Pergolesi, Giovanni Battista

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Pergolesi, Giovanni Battista (1710-1736): Italian Composer.

Despite his short life, Pergolesi was one of the most celebrated and influential composers of the entire 18th century, and his stage works–particularly his opere buffa and intermezzi–became lightening rods for polemical debate long after his death.

Born in Iesi to parents with modest noble connections, Pergolesi was a sickly child, and rarely in good health. (He reportedly walked with a severe limp his whole life.) Nonetheless, he showed great musical talent as a youth, and learned violin and singing from a local choir director. He entered the famous conservatorio dei Poveri in Naples at some point shortly after 1720, and apparently stayed there for the next ten years studying under a roster of leading music tutors and composers. By 1731, the precocious youth had left the conservatory and was already receiving commissions for varieties of sacred and stage works from Neapolitan aristocratic families. Employed by the local court in 1732, he began working on his first commedia musicale (Lo frate ‘nnamorato), which enjoyed immense success. In rapid succession, Pergolesi produced a number of other masterful sacred and stage works that further solidified the young composer’s fame. A commission in 1735 from Rome for a Metastasian oper seria (L’Olimpiade) helped further his career, although the production of the opera was problematic and its initial reception mixed.

In 1736, Pergolesi was again in poor health from consumption. Moving to a monastery to recuperate, he composed some of his finest sacred vocal music (including the Stabat Mater). He never recovered, however, and died on March 16 of that year at the age of 26.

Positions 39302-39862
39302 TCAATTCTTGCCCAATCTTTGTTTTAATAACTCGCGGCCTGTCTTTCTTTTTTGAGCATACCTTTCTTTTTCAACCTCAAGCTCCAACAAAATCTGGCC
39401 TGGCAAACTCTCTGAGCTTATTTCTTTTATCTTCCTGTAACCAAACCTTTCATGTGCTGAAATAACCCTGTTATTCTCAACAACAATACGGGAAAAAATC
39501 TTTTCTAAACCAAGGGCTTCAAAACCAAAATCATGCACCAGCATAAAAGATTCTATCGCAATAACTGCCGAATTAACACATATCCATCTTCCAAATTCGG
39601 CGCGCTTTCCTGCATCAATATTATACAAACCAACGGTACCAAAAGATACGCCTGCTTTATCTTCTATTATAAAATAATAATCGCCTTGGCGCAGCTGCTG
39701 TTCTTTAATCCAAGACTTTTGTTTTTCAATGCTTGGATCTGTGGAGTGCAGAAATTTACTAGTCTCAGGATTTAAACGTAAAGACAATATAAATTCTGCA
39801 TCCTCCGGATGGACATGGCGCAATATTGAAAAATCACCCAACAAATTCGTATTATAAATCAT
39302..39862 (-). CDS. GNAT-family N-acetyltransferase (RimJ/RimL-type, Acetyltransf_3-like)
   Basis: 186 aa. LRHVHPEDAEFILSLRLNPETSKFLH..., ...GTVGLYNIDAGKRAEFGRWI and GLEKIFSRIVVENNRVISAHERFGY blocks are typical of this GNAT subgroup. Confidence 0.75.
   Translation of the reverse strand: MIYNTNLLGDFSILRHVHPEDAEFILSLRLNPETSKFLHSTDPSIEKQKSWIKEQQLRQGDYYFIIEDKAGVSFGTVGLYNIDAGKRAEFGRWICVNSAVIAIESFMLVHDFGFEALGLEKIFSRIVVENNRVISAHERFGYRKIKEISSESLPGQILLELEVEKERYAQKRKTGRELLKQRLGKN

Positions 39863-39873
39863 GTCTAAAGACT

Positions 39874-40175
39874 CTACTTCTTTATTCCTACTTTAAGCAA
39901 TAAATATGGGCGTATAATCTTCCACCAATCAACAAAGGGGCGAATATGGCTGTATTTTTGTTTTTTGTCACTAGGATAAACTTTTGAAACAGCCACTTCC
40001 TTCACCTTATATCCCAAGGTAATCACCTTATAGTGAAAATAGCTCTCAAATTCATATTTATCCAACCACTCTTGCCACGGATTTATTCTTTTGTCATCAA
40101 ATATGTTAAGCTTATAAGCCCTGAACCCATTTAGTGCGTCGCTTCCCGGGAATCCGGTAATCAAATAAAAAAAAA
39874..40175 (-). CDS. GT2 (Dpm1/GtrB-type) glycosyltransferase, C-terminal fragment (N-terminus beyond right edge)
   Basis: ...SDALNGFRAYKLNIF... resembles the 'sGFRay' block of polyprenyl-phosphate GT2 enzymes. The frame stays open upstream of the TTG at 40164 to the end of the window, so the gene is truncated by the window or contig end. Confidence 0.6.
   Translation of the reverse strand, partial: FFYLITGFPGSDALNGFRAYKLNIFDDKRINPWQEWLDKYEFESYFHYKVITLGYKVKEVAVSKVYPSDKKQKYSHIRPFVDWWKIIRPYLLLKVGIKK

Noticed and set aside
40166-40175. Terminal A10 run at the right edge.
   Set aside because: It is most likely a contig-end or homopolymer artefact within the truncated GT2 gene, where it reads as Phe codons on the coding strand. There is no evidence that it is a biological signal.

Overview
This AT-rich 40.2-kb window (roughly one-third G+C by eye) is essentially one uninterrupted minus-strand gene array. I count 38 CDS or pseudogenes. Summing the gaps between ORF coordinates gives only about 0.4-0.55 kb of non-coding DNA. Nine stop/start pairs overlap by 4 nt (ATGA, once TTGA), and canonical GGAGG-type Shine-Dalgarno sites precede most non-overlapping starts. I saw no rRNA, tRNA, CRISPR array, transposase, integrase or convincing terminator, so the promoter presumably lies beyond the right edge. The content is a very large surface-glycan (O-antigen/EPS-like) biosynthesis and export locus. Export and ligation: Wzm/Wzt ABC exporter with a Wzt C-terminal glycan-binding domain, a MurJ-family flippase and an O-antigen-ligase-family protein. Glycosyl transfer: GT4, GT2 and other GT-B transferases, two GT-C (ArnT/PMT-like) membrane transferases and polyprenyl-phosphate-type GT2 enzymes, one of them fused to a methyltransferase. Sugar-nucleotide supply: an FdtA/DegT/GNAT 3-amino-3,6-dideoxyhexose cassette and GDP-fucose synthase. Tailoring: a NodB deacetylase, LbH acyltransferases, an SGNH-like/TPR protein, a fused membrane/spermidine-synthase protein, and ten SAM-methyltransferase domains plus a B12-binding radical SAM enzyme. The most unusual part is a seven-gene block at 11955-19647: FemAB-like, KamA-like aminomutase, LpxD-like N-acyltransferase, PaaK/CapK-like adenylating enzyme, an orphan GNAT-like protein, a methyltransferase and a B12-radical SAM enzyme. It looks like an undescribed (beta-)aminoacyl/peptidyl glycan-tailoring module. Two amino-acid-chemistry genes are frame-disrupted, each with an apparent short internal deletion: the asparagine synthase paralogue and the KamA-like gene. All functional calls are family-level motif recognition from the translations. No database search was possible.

It was more the posthumous reception of Pergolesi’s music later in the century that proved to be of such historical importance, and was indeed unprecedented for its day. During his lifetime, Pergolesi’s music was known mainly by a rather narrow strata of Neapolitan and Roman audiences. Shortly after his death, some of his sacred cantatas were published and gained wider attention. But only after his comic operas and intermezzi entered the repertoires of various traveling troupes of Italian players that his enduring fame was guaranteed. La serva padrona–an intermezzo composed in 1733 on a story by G. A. Federico (a leading Neapolitan comedy writer)–proved to be one of Pergolesi’s most popular works. It received no less than two dozen separate productions in the decade after Pergolesi’s death throughout Italy and Germany. (An intermezzo is a short comic opera with a cast rarely exceeding three characters and compromising about a half-dozen individual arias and one or two duets that is traditionally sung in between the acts of the more weighty oper seria.)

La serva padrona is especially notorious in the history of music as the work that sparked the famous “Querelle des Bouffons” in 1752 when a troupe of Italian singers (called the “Bouffons”) performed it in Paris. Pergolesi’s music was acclaimed by critics such as Grimm, Baron Friedrich Melchior von and Rousseau, Jean-Jacques for its appealing lyricism and folk-like simplicity. In contrast to the perceived complexity and turgidity of the French tragédie en musique, with its many classicist conventions, thick harmonizations, and lengthy recitatives, Pergolesi’s music–and the delightful story of the clever servant girl duping her doddering, lecherous master-- must have struck many French listeners as revolutionary in its freshness and accessibility. Almost alone, Pergolesi’s music became the symbol of the Italian “Coin du Riene” in the battle between partisans of French and Italian music. So great was the prestige of Pergolesi’s music, that numerous works became attributed to him throughout the 18th century (often by unscrupulous publishers ready to capitalize upon his fame)–a problem that has bedeviled musicologists to this day in trying to sort out his authentic compositional output.

Further Reading:

Troy, Charles. The Comic Intermezzo: A Study in the History of Eighteenth-Century Opera, 1979.

Thomas Christenson

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